The Japan tsunami inevitably raises profound questions about God and evil. But in this discussion, it is important to realize every worldview, not just Christianity, must explain evil. Christians are often on the defense with regards to this objection, yet the tables can be turned on the atheist, with his naturalistic worldview in tow. Given naturalism, what is evil and how does the atheist make sense of it?
Famous British philosopher and atheist Bertrand Russell once commented, "No one can believe in a good God if they've sat at the bedside of a dying child." Now, I agree that sitting at the bedside of a dying child is a heart-wrenching situation not to be treated simplistically or in a cavalier manner. Providing pat answers and quoting Romans 8:28 over and over will not suffice. But what of Russell's response? What can the atheist say to the dying child? Or to the Japanese parents whose child disappeared in the flood waters?
- "In the grand scheme of the universe your suffering is utterly meaningless--life and all that comes with it has no transcendent meaning or value."
- "Your suffering is completely pointless since there is no purpose to any of this anyway."
- "Fortunately, you will soon die and return to dust."
- "Take heart, you will soon pop out of existence forever and your suffering will be over."
- "Stuff like tsunamis just happen."
Or let's try the actual words of Russell:
- "Brief and powerless is Man's life; on him and all his race the slow, sure dooms falls pitiless and dark."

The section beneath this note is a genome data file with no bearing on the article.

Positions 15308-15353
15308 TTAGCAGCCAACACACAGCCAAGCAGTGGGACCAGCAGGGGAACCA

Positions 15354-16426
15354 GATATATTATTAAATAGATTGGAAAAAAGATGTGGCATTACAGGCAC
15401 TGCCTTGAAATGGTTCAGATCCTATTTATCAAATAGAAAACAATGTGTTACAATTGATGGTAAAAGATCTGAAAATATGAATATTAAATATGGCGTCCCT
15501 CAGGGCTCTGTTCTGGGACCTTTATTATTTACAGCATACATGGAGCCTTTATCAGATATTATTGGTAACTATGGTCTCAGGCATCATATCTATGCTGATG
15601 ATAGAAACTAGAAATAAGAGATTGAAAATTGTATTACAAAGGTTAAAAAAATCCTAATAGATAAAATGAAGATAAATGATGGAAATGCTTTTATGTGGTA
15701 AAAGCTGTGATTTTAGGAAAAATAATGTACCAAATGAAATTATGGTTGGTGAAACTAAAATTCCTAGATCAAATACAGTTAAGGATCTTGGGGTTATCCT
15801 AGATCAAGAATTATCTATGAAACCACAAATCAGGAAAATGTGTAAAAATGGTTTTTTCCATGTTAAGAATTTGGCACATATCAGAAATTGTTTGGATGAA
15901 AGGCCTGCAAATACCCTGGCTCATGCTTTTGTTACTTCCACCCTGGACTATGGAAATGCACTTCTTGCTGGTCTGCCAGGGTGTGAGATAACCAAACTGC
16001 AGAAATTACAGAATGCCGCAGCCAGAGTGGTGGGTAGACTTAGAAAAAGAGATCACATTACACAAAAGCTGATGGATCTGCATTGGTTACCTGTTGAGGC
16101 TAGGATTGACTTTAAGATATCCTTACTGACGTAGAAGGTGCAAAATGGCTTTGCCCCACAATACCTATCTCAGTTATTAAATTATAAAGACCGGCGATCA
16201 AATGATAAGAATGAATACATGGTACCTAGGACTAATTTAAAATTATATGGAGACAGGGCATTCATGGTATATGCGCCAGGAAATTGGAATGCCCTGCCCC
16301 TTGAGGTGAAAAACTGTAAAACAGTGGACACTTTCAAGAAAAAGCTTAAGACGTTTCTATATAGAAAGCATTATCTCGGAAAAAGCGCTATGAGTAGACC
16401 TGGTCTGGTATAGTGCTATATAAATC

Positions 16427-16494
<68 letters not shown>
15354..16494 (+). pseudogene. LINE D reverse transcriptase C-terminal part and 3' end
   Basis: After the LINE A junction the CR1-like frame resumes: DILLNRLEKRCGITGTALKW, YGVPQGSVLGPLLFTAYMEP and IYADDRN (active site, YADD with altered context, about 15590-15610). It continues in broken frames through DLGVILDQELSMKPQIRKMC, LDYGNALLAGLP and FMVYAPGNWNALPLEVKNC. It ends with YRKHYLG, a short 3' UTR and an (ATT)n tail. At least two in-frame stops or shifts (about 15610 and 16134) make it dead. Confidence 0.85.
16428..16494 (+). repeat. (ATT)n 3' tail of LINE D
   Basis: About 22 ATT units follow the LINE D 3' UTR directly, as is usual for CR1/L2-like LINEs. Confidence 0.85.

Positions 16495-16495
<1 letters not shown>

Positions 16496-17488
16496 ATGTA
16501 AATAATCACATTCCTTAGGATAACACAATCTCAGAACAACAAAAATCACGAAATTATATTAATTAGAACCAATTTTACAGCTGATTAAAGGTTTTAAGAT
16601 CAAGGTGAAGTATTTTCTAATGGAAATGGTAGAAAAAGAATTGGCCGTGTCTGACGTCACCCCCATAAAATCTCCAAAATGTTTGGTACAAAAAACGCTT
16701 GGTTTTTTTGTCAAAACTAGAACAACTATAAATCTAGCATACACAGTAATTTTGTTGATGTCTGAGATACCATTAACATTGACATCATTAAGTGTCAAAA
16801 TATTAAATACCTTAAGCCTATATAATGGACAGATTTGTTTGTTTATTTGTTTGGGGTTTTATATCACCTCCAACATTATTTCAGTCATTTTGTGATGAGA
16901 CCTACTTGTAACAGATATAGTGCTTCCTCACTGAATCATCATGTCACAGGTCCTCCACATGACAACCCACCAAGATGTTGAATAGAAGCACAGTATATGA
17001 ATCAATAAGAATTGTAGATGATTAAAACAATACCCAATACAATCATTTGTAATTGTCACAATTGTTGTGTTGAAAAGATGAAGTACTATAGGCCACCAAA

- "Blind to good and evil...omnipotent matter rolls on its relentless way."
- "...no fire, no heroism, no intensity of thought and feeling, can preserve an individual life beyond the grave..."
- "...all the labours of the ages, all the devotion, all the inspiration, all the noonday brightness of human genius, are destined to extinction in the vast death of the solar system..."
- "Man's achievement must inevitably be buried beneath the debris of a universe in ruins..."
Hmmm...not too comforting in the face of real tragedy & sorrow. Not only does atheism lack the intellectual resources to account for evil, it also lacks the emotional/psychological resources to bring hope and redemption to a world corrupted by both moral and natural evil. Russell's own words certainly clarify the absurdity of life without God.
Make no mistake, the problem of evil is not just a problem for Christianity--it is a problem for all worldviews because evil is fundamental to our human experience. If any worldview is to be considered plausible it must provide us with the intellectual and existential resources to deal with this issue.